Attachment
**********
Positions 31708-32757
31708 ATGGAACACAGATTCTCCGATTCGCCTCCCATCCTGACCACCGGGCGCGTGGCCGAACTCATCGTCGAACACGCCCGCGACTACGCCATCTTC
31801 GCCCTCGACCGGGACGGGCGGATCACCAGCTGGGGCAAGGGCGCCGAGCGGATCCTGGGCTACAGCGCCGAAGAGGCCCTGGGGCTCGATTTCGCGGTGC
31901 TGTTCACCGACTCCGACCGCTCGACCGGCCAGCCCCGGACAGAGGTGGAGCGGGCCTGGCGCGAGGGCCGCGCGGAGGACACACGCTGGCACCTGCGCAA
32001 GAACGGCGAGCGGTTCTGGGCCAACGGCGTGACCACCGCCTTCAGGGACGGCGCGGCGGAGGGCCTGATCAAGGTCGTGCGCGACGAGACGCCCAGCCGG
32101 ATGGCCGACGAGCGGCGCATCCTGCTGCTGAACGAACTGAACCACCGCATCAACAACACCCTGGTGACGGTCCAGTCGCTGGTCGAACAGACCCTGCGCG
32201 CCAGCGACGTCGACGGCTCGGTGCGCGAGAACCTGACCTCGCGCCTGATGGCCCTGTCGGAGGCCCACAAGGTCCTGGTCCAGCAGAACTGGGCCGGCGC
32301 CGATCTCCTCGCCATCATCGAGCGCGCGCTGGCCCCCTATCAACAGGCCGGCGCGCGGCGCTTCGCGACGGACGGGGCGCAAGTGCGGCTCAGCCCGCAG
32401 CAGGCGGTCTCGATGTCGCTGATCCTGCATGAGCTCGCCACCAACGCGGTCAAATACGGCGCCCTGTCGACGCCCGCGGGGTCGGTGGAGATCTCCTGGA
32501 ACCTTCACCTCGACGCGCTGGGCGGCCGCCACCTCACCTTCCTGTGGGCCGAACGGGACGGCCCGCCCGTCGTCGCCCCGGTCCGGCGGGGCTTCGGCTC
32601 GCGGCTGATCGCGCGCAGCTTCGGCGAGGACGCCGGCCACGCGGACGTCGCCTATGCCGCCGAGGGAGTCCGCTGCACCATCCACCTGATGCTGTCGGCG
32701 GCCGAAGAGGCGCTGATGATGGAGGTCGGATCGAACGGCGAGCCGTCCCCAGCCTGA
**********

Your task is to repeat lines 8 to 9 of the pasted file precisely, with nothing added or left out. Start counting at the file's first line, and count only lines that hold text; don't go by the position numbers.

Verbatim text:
32301 CGATCTCCTCGCCATCATCGAGCGCGCGCTGGCCCCCTATCAACAGGCCGGCGCGCGGCGCTTCGCGACGGACGGGGCGCAAGTGCGGCTCAGCCCGCAG
32401 CAGGCGGTCTCGATGTCGCTGATCCTGCATGAGCTCGCCACCAACGCGGTCAAATACGGCGCCCTGTCGACGCCCGCGGGGTCGGTGGAGATCTCCTGGA